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Believed to be more than 400 years old, the image of the Sto. Niño of Pandacan is carved out of dark wood. This wood is strikingly similar to the dark Mexican wood of the images of the Black Nazarene of Quiapo and the Black Madonna of Antipolo suggesting that like the latter two images, the Sto. Niño de Pandacan was brought to the Philippines by the Spaniards via galleon trade from Acapulco, Mexico.
In the early 1600s, the miraculous black image of the Sto Niño was found by little children playing near a carabao wallow surrounded by pandan plants from where Pandacan got its name. The place of discovery is near the present Sto. Niño shrine at the right side of the Parish Church.
Since Pandacan at that time was still part of the parish of Sampaloc, the elders of Pandacan had the image enshrined at Sampaloc (Our Lady of Loreto) Church.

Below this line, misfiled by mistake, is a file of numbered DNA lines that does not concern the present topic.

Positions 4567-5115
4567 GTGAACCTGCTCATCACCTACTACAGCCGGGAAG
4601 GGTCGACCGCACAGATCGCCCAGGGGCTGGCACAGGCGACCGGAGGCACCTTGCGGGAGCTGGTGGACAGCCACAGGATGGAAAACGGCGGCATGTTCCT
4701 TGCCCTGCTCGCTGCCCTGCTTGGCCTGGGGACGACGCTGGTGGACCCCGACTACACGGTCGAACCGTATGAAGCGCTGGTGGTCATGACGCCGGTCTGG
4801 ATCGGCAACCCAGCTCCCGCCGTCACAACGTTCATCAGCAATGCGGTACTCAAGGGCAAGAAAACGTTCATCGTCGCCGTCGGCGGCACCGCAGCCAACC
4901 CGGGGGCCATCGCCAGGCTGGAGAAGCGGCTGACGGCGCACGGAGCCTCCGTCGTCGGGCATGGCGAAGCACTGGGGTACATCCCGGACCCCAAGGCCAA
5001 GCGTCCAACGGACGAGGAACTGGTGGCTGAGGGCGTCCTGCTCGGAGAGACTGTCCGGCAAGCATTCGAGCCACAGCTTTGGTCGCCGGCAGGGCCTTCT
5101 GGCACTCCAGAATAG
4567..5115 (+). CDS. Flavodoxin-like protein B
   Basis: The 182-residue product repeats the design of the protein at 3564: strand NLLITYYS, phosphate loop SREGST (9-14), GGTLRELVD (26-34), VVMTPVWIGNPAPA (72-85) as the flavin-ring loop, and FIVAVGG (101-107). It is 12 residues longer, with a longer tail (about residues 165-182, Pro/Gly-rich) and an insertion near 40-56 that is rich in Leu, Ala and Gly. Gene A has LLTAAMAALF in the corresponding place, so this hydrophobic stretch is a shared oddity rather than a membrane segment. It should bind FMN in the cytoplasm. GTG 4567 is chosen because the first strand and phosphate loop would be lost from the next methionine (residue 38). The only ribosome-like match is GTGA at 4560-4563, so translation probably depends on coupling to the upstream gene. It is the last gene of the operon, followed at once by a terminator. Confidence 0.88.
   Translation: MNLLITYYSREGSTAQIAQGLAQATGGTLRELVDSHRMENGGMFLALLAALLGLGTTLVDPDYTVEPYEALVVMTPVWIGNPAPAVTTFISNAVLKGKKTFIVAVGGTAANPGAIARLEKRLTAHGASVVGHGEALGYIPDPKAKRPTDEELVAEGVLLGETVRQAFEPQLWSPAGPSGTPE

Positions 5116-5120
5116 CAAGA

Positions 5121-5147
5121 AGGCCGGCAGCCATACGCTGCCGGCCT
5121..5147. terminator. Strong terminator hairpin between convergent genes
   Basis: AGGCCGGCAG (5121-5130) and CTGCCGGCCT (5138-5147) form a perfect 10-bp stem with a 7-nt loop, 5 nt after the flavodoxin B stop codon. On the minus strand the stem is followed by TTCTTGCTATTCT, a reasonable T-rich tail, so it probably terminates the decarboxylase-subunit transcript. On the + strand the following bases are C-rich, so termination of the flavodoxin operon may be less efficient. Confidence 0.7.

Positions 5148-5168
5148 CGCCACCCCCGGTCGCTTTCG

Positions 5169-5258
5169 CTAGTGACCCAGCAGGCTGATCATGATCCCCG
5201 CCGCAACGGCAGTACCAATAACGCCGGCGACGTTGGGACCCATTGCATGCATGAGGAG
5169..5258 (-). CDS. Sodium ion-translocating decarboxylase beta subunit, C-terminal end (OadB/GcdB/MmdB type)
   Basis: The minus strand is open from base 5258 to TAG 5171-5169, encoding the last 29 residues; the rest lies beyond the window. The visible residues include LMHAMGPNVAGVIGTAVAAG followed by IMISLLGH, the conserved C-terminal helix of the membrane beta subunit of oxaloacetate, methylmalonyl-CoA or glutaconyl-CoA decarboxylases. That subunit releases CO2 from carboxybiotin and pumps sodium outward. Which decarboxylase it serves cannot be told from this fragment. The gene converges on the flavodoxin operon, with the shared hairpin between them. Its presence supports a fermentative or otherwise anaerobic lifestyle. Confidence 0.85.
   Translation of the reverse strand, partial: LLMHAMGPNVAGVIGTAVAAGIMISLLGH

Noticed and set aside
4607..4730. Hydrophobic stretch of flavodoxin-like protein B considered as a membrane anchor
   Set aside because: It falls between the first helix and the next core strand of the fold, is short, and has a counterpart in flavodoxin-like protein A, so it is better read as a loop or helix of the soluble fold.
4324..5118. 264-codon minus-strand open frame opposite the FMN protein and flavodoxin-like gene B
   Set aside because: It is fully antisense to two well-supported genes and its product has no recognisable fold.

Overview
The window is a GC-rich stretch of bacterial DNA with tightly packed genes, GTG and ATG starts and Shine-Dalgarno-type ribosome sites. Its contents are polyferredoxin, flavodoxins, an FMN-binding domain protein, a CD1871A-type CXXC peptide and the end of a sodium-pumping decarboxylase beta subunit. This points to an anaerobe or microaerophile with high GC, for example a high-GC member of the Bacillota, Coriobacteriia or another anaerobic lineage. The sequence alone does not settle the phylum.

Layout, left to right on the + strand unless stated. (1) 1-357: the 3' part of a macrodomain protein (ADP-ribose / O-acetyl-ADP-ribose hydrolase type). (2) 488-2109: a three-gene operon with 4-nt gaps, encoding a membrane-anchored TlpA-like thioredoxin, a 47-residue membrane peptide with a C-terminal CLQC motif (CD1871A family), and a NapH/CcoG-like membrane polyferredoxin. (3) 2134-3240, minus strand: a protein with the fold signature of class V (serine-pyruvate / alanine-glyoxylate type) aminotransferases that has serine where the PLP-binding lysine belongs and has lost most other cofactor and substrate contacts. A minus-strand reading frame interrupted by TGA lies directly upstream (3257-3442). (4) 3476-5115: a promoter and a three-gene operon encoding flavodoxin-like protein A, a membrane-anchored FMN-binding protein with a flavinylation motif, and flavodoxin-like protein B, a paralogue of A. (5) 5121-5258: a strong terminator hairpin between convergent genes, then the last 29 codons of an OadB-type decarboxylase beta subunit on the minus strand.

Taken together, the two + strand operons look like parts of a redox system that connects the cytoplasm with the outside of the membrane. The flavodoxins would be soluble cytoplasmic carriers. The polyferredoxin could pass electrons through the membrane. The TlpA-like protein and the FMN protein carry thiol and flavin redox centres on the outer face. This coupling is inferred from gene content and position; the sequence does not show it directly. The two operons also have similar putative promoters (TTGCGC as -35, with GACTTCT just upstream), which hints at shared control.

After some time, however, the image inexplicably disappeared from Sampaloc, only to be found in the same place where it was first found in Pandacan. When it was brought back to Sampaloc church, it disappeared the second time, only to be found on the very same spot where it was originally discovered. This happened several times.
Believing that the miraculous image wanted a home in Pandacan, the twon elders, together with the Franciscan Priests of Sampaloc, decided to build a Visita to enshrine the image. The Visita was constructed on the very spot where the Holy Image was found. A spring of clear running water was unearthed, which was later made into a well called the Well of the Holy Child.*